A client for a publication-server

Usage no npm install needed!

<script type="module">
  import publicationClient from '';



This module provides a client side module for subscribing to publications from a publication-server.


$ npm install publication-client


See usage examples.


publication-client is an ES6 module, so you most likely want to use a bundler such as rollup. It also depends on underscore, so make sure that the project using publication-client can resolve underscore, this normally means either:


The only required field for creating a client is the host to connect to as a URL. This means that if you have the publication server mounted at wss://sub.domain.tld/websocket we would provide https://sub.domain.tld as the URL param. Also note that you can provide query params to be passed as part of the provided connect URL (i.e. https://sub.domain.tld?foo=bar).

import PublicationClient from 'publication-client';

var client = new PublicationClient(``);

Checking connection state

The publication client emits a connected event once it has successfully connected.

client.once('connected', () => {
  console.log('connected successfully!');

It also emits disconnected event as soon as it becomes disconnected, and will emit a connected event if it is able to successfully connect to the publication server again.

client.on('disconnected', () => {
  console.log('Oh no! Our connection is gone!');

  client.once('connected', () => {
    console.log('Phew! We have a new connection again!');


To subscribe to a publication, simply provide the publication name and any parameters for it. The subscription will not begin until the connection has been successfully connected.

client.subscribe('hello', {
  actor: 'world'

Subscriptions also can be queried for 'readiness'. They can return a Promise via the whenReady function, and also emit a ready event.

client.subscribe('foo').whenReady().then(() => {
  console.log('subscription is ready!');

Likewise, if a subscription fails during initialization, the Promise returned from whenReady will reject with the responsible error and a nosub event will also be emitted.

client.subscribe('noSuchSub').whenReady().catch((err) => {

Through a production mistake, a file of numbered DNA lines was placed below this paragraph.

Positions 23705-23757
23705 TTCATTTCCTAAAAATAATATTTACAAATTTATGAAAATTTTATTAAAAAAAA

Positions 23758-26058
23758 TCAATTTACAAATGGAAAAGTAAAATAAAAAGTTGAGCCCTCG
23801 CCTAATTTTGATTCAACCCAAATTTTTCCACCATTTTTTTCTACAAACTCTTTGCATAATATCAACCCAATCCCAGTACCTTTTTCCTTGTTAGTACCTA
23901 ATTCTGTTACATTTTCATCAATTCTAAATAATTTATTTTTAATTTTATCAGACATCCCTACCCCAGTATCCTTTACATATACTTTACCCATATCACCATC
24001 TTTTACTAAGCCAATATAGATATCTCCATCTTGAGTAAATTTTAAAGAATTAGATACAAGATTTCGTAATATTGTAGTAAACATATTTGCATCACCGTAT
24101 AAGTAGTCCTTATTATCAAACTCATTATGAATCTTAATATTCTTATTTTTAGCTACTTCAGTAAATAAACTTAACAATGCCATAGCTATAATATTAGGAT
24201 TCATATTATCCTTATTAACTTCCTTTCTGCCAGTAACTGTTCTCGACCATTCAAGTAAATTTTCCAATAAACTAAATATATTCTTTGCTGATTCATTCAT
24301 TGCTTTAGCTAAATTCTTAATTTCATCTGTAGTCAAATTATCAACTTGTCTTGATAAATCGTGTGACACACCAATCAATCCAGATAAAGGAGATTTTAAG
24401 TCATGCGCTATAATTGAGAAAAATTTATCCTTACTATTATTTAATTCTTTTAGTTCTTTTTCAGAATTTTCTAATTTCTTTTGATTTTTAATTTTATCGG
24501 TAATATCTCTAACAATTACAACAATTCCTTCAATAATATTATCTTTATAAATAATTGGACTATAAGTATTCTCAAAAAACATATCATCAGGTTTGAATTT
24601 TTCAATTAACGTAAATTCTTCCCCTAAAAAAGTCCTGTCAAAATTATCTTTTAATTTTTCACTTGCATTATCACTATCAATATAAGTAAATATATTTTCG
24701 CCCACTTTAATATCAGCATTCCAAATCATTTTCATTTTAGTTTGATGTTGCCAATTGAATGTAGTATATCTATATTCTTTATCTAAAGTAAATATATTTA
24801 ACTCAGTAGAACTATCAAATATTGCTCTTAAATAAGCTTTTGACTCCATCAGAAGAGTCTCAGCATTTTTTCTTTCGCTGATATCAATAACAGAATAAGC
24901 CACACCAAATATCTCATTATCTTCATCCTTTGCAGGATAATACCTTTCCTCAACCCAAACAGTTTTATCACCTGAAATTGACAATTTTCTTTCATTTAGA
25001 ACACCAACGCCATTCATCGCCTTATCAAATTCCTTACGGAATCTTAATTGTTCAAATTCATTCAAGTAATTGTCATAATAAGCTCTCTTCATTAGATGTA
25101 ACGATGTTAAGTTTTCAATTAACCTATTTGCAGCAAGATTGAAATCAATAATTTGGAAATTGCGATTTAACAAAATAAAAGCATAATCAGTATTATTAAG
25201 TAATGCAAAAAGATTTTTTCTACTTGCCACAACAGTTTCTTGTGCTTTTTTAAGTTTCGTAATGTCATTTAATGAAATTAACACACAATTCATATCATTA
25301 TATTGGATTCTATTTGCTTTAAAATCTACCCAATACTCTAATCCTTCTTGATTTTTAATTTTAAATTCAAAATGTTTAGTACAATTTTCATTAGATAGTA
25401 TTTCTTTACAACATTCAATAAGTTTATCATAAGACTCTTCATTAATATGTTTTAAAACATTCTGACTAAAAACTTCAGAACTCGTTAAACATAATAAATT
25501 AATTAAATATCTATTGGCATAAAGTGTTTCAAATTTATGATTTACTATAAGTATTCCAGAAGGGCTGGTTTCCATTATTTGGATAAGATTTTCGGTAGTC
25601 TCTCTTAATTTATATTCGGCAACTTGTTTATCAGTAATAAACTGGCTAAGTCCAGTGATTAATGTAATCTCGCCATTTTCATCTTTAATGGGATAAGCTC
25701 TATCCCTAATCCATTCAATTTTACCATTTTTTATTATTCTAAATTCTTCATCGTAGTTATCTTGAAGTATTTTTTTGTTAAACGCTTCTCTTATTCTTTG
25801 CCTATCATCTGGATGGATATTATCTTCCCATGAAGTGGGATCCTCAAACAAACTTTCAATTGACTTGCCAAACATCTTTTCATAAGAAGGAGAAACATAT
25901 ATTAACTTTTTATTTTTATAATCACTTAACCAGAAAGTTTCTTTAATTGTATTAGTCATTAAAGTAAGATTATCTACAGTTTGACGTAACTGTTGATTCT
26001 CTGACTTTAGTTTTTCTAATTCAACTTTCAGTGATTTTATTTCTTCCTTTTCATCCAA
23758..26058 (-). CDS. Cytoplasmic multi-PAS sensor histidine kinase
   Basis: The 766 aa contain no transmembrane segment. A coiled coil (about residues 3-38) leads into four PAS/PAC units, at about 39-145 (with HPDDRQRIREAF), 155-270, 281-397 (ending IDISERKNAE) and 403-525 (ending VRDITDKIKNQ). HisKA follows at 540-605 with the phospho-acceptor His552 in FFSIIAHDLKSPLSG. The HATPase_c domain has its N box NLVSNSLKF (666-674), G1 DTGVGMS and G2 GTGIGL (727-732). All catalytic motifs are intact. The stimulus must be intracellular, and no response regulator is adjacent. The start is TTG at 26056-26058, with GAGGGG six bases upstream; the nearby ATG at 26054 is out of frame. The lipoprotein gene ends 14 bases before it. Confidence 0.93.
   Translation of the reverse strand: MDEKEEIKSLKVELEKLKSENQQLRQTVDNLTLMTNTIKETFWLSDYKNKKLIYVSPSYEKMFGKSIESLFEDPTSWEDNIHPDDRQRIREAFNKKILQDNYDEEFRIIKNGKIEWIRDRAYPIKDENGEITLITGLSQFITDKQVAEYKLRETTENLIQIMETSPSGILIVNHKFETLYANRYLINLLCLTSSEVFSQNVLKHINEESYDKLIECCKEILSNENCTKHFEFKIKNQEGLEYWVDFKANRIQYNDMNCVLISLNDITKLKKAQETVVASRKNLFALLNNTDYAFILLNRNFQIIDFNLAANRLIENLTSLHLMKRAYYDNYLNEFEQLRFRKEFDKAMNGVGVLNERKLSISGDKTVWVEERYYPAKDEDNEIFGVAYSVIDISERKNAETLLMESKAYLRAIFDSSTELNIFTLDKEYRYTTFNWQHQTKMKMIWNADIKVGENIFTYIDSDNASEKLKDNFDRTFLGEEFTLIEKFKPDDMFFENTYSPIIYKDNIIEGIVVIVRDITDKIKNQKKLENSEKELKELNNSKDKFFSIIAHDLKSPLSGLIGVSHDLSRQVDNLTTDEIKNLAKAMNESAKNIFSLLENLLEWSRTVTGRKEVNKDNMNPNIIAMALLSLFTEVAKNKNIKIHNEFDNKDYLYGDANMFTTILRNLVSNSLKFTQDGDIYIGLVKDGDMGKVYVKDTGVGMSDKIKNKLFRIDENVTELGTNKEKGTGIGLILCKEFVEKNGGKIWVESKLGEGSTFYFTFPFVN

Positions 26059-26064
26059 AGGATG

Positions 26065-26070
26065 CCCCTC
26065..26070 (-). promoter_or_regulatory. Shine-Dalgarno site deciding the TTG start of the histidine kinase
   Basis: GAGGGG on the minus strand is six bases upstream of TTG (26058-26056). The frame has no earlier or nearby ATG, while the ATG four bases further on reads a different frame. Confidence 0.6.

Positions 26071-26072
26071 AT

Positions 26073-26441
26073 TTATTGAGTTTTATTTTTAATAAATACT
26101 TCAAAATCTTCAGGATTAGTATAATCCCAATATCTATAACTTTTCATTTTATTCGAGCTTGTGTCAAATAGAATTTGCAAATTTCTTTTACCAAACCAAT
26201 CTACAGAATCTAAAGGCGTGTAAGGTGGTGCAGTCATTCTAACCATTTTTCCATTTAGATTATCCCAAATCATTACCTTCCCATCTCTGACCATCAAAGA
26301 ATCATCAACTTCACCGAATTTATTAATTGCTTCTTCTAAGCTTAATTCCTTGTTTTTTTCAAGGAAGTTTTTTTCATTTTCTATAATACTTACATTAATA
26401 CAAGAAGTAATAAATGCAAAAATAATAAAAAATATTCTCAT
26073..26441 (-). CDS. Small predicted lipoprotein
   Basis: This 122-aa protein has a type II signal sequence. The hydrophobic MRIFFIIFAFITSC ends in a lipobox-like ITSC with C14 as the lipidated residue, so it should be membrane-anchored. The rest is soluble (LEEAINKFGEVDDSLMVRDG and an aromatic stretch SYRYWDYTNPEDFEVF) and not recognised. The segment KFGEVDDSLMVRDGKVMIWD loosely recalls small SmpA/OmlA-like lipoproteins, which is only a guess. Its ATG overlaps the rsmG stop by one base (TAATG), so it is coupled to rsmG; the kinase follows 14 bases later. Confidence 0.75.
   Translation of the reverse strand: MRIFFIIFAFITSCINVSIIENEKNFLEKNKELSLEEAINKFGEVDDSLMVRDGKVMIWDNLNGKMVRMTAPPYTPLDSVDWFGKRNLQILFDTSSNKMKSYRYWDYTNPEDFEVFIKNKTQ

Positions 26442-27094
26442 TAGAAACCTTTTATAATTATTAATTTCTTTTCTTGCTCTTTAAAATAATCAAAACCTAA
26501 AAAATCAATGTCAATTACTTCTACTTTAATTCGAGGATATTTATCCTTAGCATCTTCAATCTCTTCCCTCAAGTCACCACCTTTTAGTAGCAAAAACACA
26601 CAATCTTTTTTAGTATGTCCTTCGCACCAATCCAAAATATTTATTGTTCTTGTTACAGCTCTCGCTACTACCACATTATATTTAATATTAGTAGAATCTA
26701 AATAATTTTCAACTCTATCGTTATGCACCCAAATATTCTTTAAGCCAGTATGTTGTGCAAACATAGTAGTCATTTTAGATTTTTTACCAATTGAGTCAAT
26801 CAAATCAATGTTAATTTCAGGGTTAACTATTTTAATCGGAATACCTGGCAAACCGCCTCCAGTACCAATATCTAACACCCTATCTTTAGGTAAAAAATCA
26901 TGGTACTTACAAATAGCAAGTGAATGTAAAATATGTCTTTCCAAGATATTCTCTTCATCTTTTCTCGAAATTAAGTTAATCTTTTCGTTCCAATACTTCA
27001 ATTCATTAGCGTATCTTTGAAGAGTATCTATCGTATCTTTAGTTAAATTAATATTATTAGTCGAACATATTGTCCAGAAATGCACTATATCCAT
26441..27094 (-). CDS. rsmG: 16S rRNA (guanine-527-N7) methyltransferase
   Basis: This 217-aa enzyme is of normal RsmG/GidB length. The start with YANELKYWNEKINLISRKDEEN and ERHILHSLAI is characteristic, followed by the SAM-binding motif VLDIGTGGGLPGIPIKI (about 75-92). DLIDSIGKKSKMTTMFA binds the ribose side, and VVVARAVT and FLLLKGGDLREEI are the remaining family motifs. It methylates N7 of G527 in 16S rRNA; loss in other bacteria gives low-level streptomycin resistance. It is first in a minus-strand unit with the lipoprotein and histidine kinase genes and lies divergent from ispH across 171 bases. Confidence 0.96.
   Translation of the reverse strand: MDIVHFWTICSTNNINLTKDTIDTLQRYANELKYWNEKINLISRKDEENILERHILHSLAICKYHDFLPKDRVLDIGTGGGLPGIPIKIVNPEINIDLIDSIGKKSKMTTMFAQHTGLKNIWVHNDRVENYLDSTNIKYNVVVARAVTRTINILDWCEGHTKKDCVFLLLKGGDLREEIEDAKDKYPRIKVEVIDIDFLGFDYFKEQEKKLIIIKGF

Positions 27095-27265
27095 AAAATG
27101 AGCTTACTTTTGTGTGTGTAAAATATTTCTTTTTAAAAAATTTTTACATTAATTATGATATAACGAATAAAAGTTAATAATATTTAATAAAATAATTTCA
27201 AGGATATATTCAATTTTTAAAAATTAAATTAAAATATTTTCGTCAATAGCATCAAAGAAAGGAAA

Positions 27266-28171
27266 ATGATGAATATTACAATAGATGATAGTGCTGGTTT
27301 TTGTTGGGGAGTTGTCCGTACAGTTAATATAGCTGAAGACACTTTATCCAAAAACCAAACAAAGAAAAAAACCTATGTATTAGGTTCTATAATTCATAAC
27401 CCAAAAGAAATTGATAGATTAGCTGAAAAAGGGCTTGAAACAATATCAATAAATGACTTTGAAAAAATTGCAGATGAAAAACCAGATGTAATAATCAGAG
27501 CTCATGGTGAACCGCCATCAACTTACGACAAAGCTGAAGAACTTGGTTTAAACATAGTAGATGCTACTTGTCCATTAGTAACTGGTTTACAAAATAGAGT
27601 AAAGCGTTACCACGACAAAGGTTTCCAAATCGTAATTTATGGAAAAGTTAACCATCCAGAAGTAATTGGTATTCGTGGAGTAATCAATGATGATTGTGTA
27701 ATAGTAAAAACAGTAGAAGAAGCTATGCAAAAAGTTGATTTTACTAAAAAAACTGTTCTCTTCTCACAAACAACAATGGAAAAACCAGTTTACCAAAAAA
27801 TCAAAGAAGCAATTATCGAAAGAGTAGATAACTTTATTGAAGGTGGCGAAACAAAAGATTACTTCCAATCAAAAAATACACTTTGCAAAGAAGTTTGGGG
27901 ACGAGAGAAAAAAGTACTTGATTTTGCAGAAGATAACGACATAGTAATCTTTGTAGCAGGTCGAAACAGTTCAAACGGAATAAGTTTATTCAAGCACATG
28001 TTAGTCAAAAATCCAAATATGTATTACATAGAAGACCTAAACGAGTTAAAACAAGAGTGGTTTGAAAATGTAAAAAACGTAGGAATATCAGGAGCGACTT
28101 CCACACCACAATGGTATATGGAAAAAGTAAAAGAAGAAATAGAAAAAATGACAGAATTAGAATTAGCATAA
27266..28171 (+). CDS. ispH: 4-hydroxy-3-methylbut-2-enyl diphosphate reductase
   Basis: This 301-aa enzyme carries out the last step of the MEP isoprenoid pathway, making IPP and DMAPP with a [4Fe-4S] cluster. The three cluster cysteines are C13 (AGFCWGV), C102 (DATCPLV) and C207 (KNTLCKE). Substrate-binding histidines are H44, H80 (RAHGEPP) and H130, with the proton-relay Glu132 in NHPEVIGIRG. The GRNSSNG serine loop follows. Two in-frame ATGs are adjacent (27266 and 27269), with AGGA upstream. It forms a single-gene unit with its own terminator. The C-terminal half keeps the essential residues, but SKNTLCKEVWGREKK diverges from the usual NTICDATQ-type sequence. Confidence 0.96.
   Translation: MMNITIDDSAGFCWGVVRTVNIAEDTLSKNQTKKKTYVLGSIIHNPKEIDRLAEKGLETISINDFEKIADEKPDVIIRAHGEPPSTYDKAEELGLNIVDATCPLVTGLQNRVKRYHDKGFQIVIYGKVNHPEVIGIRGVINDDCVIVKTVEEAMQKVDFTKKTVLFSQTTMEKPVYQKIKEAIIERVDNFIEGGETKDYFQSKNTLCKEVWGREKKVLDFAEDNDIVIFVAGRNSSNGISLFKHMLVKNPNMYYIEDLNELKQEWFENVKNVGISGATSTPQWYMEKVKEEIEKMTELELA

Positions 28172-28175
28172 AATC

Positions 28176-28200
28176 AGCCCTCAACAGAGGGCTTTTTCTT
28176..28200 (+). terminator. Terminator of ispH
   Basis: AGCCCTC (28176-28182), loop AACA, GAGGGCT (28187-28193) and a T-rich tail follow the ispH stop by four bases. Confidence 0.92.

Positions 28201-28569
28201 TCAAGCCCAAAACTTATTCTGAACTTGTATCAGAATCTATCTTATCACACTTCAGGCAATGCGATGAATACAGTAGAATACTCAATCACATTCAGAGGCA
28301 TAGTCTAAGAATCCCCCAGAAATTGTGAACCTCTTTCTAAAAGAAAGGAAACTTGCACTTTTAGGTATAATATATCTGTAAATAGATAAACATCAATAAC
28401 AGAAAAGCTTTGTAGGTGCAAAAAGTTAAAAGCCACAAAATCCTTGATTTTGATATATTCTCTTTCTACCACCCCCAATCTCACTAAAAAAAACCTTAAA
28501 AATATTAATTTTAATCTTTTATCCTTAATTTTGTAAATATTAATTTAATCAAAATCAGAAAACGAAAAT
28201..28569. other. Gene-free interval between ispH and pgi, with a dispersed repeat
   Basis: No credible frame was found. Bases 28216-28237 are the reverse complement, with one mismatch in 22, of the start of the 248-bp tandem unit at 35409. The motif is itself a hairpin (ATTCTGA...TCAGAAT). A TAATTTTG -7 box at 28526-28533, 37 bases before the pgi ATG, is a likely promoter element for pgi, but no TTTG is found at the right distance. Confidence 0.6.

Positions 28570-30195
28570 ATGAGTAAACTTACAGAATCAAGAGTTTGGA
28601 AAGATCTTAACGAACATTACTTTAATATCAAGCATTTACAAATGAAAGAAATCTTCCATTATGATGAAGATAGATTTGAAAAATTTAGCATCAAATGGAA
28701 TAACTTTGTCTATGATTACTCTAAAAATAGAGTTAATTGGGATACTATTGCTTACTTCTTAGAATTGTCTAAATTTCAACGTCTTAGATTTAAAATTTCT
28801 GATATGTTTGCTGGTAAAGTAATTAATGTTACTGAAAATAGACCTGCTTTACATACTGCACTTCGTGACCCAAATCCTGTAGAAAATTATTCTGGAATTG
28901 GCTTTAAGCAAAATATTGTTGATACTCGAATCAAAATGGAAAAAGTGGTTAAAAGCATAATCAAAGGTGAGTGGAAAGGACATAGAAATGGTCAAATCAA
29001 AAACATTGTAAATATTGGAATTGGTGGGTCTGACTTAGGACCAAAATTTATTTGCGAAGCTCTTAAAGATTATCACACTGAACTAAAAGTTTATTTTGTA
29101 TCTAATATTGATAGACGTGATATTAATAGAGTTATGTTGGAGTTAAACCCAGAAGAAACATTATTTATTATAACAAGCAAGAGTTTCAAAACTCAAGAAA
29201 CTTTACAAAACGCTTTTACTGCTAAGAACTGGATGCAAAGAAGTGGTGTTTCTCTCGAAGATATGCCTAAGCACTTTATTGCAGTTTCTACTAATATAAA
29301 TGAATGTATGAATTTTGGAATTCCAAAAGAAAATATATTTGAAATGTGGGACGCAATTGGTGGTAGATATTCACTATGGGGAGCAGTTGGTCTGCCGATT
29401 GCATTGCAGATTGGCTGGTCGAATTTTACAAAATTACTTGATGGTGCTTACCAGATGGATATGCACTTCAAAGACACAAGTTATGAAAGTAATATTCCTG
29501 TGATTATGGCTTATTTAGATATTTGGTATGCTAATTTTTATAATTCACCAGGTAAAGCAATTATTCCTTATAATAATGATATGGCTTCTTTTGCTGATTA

console.log(`Subscription failed with err: ${err.message}`);

Waiting on initial subscriptions to load

whenReady is provided as a convenience function if you want to be able to wait for a single subscription or for multiple subscriptions to complete before performing some action. For example:

var sub0 = client.subscribe('sub0'),
    sub1 = client.subscribe('sub1'),
    sub2 = client.subscribe('sub2');
Promise.all(_.invoke([sub0, sub1, sub2], 'whenReady')).then(() => {
  console.log('Our initial subscriptions are all ready!');

Subscription "readiness" after disconnection

When the client reconnects to the server after being disconnected, the subscription will reset - meaning that whenReady can be queried once again to know when the subscription is ready.

The reason we do this is to allow a consumer to know about the updated state of a subscription after a connection has been broken/down for a long period of time (i.e. a user closed their laptop and re-opened it later). This is necessary because if a connection is down for a significant period of time, we could have missed a very large number of additions, changes and removals to any local collections that our subscription populates. As such, all local collections are cleared of any documents upon reconnection (so that we can ensure that they are then updated with the appropriate state). Another benefit of this approach is that any pre-exising reactive queries on local collection do not need to be re-created, they will still function as desired.

Note that similarly to how a subscription emits ready when it is ready, after the client has been disconnected and a subscription is ready after re-subscription, it will again emit a ready event.

Subscription errors after initialization

After a subscription has been initialized, errors may still occur server side. The subscription may be listened to in order to receive these events which are emitted as nosub events (the naming comes from Meteor which this publication system is based off of, see this documentation for more detail).

let helloSub = client.subscribe('hello');

helloSub.on('nosub', (err) => {
  console.log(`the subscription experienced an error: ${err.message}`);

Querying collections

The publication client also manages all collections created by the subscribed publications. Retrieving a collection is as simple as:

var collection = client.getCollection('baz');

We can then find documents of interest and listen for changes that we're interested in. To find documents and retrieve them:

var docs = client.getCollection('baz').find({
  _id: 'hello'

Note that currently find only supports direct matching (as in the example above) and the $elemMatch operator for matchin objects inside of arrays.

To listen for changes that match a provided query:

  _id: 'foo'
}).on('added', (id, fields) => {
  // `fields` contains all fields of the document excluding the `_id` field.
  console.log(`added a new document: ${Object.assign({}, {id}, fields)}`);
}).on('changed', (id, changes) => {
  // `changes` contains the changed fields with their new values.
  // If a field was removed from the document then it will be present in `changes`
  // with a value of `undefined`.
  console.log(`document with id ${id} has changes: ${changes}`);
}).on('removed', (id) => {
  console.log(`removed document with id: ${id}`);

Note that the handlers for these events are the same as those for Meteor's Mongo.Cursor.observeChanges (specifically the added, changed and removed events).

Closing the connection

If for whatever need, you need to close the publication connection, simply use the stop() method. Note that once you do this you, you'll need to recreate an entirely new publication-client to reconnect.